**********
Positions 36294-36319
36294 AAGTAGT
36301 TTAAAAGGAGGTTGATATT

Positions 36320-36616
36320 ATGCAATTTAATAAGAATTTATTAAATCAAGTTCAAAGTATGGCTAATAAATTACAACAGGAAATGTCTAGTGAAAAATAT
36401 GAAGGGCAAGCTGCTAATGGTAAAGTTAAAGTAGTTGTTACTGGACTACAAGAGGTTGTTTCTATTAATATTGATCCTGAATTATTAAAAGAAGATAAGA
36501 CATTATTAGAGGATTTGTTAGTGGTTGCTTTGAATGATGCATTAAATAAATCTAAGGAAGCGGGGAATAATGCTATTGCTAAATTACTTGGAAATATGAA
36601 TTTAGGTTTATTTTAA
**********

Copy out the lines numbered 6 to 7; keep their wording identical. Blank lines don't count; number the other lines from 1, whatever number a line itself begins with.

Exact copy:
36401 GAAGGGCAAGCTGCTAATGGTAAAGTTAAAGTAGTTGTTACTGGACTACAAGAGGTTGTTTCTATTAATATTGATCCTGAATTATTAAAAGAAGATAAGA
36501 CATTATTAGAGGATTTGTTAGTGGTTGCTTTGAATGATGCATTAAATAAATCTAAGGAAGCGGGGAATAATGCTATTGCTAAATTACTTGGAAATATGAA